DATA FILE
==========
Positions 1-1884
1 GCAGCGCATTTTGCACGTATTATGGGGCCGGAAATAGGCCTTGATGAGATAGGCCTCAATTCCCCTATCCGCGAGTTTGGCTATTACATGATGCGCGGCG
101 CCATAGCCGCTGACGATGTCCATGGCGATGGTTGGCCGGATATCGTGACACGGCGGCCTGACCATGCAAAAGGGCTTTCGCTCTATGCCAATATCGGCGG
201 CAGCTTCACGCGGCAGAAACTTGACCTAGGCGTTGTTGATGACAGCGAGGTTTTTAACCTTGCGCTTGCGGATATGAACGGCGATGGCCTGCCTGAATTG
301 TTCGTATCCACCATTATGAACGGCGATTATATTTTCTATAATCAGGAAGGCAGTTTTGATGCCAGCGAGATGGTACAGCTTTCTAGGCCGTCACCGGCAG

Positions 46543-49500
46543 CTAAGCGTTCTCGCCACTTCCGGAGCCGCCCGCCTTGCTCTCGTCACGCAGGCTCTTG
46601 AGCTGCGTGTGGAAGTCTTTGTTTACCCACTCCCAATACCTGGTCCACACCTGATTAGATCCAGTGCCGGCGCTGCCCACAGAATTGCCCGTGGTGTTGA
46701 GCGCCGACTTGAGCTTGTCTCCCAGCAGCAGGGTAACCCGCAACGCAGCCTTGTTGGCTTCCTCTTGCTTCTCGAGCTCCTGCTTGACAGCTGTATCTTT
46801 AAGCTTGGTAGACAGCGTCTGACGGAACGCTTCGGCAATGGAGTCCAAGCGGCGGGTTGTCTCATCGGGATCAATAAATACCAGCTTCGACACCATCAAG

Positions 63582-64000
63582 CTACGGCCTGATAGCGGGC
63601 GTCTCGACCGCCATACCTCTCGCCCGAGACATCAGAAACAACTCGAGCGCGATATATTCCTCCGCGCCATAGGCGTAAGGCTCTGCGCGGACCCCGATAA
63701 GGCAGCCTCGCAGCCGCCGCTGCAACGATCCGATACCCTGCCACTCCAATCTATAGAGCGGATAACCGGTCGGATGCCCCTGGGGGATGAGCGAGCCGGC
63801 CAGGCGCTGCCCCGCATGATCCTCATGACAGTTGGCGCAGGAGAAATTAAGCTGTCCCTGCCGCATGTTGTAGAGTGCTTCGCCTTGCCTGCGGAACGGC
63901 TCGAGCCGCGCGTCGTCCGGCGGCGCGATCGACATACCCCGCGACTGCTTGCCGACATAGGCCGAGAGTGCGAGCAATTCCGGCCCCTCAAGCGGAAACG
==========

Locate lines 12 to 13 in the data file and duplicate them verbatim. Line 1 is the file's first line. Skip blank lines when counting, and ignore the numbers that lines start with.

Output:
63582 CTACGGCCTGATAGCGGGC
63601 GTCTCGACCGCCATACCTCTCGCCCGAGACATCAGAAACAACTCGAGCGCGATATATTCCTCCGCGCCATAGGCGTAAGGCTCTGCGCGGACCCCGATAA